[Ip-health] Fwd: On Epi-Pen : The Durham-Humphrey Amendment
ruth.lopert at gmail.com
Sun Oct 2 20:59:32 PDT 2016
Its available w/o prescription (albeit BTC) in Australia too.
Down-scheduling Epipen is one thing but repealing Durham-Humphrey would be
throwing the baby out with the bathwater.
On Wed, Sep 28, 2016 at 2:39 PM, George Carter <gmcfiar at gmail.com> wrote:
> Thoughts? Is repealing this a good idea? Or perhaps amending it. (Which
> under current circumstances seems implausible.) Makes a good point, sadly,
> about the uselessness of the badgering without any change or impact.
> 28Eurasia+Review%29 <http://www.eurasiareview.com/
> One Solution To EpiPen Crisis: Repeal Durham-Humphrey – OpEd
> By John R. Graham <http://www.eurasiareview.com/author/john-r-graham/>
> September 28, 2016
> Posturing politicians on Capitol Hill conducted a hearing a few days ago <
> during which they grilled Heather Bresch, CEO of Mylan N.V., maker of
> EpiPens. Prices of EpiPens have skyrocketed in the past few years (which I
> have discussed here <http://blog.independent.org/2016/09/12/epipen-a-case-
> study-in-health-insurance-failure/> and here <http://blog.independent.org/
> The politicians were more interested in wagging their fingers and
> tut-tutting at Ms. Bresch for the amount of money she has made, than
> actually figuring out a way to lower the price of EpiPens. (By the way, Ms.
> Bresch testified she has no intention of reducing prices in response to
> their badgering.)
> If the politicians ever decide to do something serious, here is a
> proposal: Repeal Durham-Humphrey!
> Huh? That doesn’t sound like much of a rallying cry. The Durham-Humphrey
> Amendment gave the federal government (via the Food and Drug
> Administration) the power to decide whether a drug is available only by
> prescription or over-the-counter (OTC). The law passed in 1951, half a
> century after the FDA was instituted. Even if you believe Congress should
> keep drugs off the market until the FDA has proven their “safety and
> efficacy” (which I do not), that does not necessarily imply the FDA should
> decide whether the drug should be prescribed or dispensed OTC.
> The Durham-Humphrey Amendment was passed to increase control over the
> distribution of amphetamines <http://www.fda.gov/downloads/
> /ucm265382.pdf>, but it quickly metastasized to a general federal control
> over prescribing. Whether it solved the inappropriate consumption of
> amphetamines is not the topic of this entry, but the continuing flurry of
> legislation <https://www.healthcarelawtoday.com/2016/
> prescription-opioid-abuse/> attempting to control the opioid epidemic
> suggests government has not quite figured out how to deal with drug abuse.
> Anyway, what would happen if manufacturers had the ability to decide how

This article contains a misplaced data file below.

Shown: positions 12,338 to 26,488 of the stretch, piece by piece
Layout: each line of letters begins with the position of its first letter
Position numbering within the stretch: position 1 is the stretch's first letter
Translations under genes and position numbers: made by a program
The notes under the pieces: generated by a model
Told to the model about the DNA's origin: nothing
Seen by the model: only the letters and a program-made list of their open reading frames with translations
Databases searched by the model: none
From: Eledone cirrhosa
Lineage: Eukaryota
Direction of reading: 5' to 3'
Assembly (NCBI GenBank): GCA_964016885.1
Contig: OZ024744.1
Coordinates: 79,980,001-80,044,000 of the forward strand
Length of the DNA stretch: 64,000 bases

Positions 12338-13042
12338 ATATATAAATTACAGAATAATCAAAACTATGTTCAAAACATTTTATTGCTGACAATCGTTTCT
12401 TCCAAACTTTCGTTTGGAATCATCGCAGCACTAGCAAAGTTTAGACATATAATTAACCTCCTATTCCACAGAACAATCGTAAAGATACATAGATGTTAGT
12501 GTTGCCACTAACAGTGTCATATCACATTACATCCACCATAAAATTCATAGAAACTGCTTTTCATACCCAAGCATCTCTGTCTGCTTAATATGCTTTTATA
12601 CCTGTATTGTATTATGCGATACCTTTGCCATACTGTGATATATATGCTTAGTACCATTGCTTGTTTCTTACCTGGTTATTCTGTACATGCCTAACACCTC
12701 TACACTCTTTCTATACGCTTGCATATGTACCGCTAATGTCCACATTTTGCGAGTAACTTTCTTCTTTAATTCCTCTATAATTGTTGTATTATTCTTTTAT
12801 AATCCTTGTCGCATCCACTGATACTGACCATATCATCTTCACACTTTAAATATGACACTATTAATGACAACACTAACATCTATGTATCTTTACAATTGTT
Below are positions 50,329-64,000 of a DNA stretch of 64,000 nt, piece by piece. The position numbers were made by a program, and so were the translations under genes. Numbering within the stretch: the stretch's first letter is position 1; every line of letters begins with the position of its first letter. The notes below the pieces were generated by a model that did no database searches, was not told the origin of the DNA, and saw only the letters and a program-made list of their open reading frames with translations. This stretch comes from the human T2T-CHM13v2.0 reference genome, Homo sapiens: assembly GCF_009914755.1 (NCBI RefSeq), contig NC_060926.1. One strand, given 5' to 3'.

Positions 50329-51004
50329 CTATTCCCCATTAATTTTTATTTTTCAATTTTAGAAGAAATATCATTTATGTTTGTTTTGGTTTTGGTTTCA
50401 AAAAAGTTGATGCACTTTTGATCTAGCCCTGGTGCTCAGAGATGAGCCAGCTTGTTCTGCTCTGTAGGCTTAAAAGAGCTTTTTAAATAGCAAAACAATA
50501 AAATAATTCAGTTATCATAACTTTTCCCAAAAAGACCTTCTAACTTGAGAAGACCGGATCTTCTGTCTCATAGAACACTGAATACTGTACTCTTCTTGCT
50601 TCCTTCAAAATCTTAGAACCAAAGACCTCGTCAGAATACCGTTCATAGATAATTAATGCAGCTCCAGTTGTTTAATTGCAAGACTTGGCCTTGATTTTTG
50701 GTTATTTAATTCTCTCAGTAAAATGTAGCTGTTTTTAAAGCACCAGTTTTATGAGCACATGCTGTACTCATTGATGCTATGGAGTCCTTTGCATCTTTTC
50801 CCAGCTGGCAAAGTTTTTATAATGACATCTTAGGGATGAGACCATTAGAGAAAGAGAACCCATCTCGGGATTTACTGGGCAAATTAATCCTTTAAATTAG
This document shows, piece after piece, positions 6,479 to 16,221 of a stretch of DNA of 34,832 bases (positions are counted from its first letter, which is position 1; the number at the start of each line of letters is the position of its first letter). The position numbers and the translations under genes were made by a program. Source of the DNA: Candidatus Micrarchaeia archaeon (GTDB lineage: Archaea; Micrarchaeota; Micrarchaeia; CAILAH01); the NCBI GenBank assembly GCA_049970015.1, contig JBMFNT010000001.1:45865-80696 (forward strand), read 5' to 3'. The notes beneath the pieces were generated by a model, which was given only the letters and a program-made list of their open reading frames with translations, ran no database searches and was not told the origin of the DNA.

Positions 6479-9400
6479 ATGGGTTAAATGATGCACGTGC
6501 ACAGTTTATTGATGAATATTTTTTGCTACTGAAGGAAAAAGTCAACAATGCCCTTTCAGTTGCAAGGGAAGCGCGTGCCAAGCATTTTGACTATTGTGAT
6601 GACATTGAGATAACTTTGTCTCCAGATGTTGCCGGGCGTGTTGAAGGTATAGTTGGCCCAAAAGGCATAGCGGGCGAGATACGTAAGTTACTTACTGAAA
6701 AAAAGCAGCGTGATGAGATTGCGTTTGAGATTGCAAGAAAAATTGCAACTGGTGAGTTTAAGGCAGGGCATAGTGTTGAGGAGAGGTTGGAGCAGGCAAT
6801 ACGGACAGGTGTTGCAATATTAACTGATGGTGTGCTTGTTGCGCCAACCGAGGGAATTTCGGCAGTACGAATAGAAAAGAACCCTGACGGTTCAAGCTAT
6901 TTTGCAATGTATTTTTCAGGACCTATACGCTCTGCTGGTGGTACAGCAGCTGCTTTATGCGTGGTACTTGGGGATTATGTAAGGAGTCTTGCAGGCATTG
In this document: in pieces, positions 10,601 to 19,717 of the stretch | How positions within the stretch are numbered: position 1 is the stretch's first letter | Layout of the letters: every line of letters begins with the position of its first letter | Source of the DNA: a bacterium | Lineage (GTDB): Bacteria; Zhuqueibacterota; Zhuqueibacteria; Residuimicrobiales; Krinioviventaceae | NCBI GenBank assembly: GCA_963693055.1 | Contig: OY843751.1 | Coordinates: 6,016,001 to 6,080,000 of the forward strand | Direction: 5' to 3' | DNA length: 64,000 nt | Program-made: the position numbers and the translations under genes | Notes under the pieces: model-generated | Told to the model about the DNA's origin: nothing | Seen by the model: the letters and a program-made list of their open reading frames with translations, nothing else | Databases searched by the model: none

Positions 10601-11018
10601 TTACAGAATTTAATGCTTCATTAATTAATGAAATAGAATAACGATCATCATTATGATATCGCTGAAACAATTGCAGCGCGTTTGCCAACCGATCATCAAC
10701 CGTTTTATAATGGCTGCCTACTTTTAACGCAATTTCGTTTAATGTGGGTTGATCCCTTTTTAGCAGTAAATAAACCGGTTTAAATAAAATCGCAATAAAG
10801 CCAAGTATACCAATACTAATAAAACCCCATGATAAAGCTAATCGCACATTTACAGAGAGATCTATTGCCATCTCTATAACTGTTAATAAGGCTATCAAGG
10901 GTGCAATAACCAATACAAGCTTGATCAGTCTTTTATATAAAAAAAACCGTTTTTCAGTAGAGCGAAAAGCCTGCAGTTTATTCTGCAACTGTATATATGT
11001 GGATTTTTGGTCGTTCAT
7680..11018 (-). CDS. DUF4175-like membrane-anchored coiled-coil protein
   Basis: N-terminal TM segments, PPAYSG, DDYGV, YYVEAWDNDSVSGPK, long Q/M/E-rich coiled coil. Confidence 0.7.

> to distribute their drugs, via prescription or OTC? EpiPen has one (much
> less expensive) competing product, Adrenaclick (manufactured by Amedra
> Pharmaceuticals). However, EpiPen is better known than Adrenaclick and is
> used colloquially (and wrongly) as a generic name (like Coke and Kleenex
> are similarly abused).
> So, it is hard to break through doctors’ prescribing habits to induce them
> to prescribe the less expensive Adrenackick (especially because U.S.
> doctors are notoriously ill-informed about how much their patients will
> have to pay for drugs). I suspect if it were free to do so, Amedra might
> move Adrenaclick OTC to get closer to patients.
> Devon Herrick of the National Center for Policy Analysis explains <
> the-matter-with-health-care/comment-page-1/#comment-386023> that about
> one billion dollars’ worth of EpiPens are thrown out unused in the United
> States, because they need to be immediately at hand but expire after about
> a year. Pharmacies have evolved into very consumer-friendly retail
> environments – almost more like supermarkets or department stores than
> old-chemists’ shops. If patients knew they could walk in and grab an
> Adrenaclick like a tube of toothpaste, they would not need to stockpile as
> many injectors as they do when they have to go to a physician for a
> Because so many patients are now paying full price for their
> prescriptions, this move would grab patients’ attention, and Mylan would
> likely have to respond by moving EpiPen OTC.
> Does this sound too risky? Not in Canada, where both injectors are OTC and
> EpiPen sells for about $80 (U.S.), about one-eighth the price in the United
> States. (OTC drugs are sold in a free market in Canada, outside the
> single-payer system.)
> When it comes to regulating EpiPens, the United States should follow
> Canada’s lead.
> This article was published at The Beacon <http://blog.independent.org/
> John R. Graham is Senior Fellow at the Independent Institute and a Senior
> Fellow at the National Center for Policy Analysis. Formerly Vice President
> at the Advanced Medical Technology Association (AdvaMed), he previously
> directed health-policy research at the Pacific Research Institute and the
> Fraser Institute. In prior positions he served as Assistant Vice President
> at Kidder, Peabody Securities Company; Associate at Goldman Sachs and
> Company; Political and Military Analyst for the United Nations Operation in
> Somalia; Development Consultant for Covenant House Vancouver; and Captain
> in the Canadian Army. He received his Bachelor of Arts (Honors) in
> economics and commerce from the Royal Military College of Canada and his
> M.B.A. from the University of Cologne, Germany. He is also Senior Fellow at
> the Fraser Institute as well as Adjunct Fellow for the Mackinac Center for
> Public Policy.
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